On my run this morning, I saw someone who looks a whole lot like how I remember you. Same build, same white t-shirt, full head of white hair, with a fishing hat perched on top.
Mile one, I had to do a double take. Mile two caught me off guard again. And mile three, his stern face grinned at me and said “Mornin’!” with the same gruff tenderness that you would project over the breakfast waffles and bacon whenever I slept over.
I smiled back, and cried the whole bike ride home. I miss you, Grandpa.
I miss you a lot.
I miss going into your shop and “helping” you sweep up shavings. Or how you would give me scraps of wood and let me trim them with the saw, giving the firm instruction that I “just don’t chop them fingers off.” You could make anything you wanted to in there, and lots of times it would be for us- the little stinkers you called your grandkids. Sometimes, I just don’t like seeing the people who rent your shed now, because it’s almost like they’re interrupting a sacred space full of precious memories.
I miss watching you and Grandma together. How you cared for her so well through her hospitalizations. How you faithfully honored your vow of “in sickness and in health” and ultimately, after 48 years, “till death do us part.” How you made sure we respected her. Some of us couldn’t get away with half the sass she puts up with now if you were still here, that’s for sure. How sometimes you intimidated me so badly, but I still knew I could crawl up in your chair with you and you wouldn’t mind one bit.
I miss you stopping over to fix something up whenever you were in the neighborhood. I miss you telling me that I had my eyes open during prayer and how you would chuckle at the astonished “How did you know?!” look that would creep onto my guilty little face. You gave me lessons in how to properly swat flies. You told me stories about your time in the army. You would help with anything I needed and come up with all these ingenious ways to solve my seven-year-old dilemmas.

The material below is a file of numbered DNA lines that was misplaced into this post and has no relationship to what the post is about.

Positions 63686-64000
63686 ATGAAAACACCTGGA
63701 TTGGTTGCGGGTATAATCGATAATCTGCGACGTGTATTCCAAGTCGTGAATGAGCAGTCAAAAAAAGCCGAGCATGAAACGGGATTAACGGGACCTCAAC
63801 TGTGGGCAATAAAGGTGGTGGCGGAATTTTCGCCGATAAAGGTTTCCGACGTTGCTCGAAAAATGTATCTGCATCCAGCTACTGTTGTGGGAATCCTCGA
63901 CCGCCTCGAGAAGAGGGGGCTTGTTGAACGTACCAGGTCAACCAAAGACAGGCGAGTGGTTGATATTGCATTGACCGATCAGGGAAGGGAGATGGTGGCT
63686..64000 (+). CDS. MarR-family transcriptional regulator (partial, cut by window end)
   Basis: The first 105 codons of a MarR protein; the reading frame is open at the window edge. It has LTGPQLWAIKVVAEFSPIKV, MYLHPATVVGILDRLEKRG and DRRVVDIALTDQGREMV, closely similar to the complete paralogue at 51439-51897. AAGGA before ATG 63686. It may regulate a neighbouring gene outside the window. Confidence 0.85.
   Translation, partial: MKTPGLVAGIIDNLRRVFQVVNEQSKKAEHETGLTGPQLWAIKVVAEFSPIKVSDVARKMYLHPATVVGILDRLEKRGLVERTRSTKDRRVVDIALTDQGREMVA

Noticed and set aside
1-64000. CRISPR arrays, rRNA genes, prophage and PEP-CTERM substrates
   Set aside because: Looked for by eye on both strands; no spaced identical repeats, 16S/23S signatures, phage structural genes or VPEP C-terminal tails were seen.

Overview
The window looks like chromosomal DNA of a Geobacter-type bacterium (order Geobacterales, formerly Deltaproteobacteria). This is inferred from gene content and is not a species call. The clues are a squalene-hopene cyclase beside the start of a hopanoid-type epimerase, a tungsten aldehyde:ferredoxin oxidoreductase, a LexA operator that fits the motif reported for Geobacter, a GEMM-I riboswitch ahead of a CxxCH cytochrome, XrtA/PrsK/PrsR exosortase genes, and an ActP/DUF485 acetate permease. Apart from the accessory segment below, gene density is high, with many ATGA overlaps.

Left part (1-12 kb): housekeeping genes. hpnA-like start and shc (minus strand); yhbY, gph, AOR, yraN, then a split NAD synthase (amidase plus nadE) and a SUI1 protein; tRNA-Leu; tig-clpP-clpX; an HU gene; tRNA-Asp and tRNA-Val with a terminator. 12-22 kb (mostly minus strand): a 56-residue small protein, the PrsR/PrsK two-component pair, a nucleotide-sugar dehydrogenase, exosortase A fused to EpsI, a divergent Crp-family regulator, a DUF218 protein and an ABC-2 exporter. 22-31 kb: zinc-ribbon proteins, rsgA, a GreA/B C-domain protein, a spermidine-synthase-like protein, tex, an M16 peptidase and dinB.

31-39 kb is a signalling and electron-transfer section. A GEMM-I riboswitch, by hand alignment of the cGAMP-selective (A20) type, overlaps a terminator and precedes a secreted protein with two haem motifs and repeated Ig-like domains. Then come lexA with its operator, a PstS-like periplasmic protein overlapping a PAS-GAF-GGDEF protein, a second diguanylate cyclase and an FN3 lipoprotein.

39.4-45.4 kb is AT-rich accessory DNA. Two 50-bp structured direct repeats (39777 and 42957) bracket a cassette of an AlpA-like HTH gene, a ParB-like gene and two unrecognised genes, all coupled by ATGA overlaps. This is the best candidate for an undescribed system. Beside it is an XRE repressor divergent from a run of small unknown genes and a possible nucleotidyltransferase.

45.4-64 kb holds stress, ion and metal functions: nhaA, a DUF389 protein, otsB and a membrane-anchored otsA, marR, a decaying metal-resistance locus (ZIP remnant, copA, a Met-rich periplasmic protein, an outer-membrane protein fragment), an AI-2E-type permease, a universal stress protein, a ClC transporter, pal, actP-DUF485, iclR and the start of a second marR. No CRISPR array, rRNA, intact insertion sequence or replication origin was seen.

I miss how you would sit and listen to me stumble through my latest piano piece, or read my projects for school, and quietly shake your head and say “That Kristyn Grace…she’s somethin’ else.”
You were tough and gentle. Respected and kind. Simple and hardworking. You’re one of the biggest encouragers I can think of. You always cheered us on no matter what. When I was drum major, you would’ve been right next to Grandma at every parade. When I sang my first solo, you would have clapped the loudest. You would’ve been there at my high school graduation, given input when I bought my first car, been so interested in my trip to Nepal. You would’ve supported me all the way through taking a year off of school, but would be so proud that I’m starting college at the same place you did in less than a month. I learned how to change my oil last night, and for some reason you would have been ridiculously proud of that too. And whenever I end up bringing a boy home for Christmas, I’m gonna miss you announcing your unapologetic opinion of if he’s “the real deal” or not. But in all honesty, Grandpa, I’ve been finding myself hoping that whoever he is…is a lot like you. Protector. Provider. Humble leader.
Most of all, I miss watching you live out your sincere faith. And how you truly lived for the Lord and desired to please Him in everything you did. You walked with integrity and loyalty and honor. In your own quiet way, you sure raised the bar high.
It’s been nine and a half years, hasn’t it? I may not think about you as much now, but I think I miss you more. I can’t wait to hug you in heaven, and worship side-by-side again.
I love you, Gramps.
I love you a lot.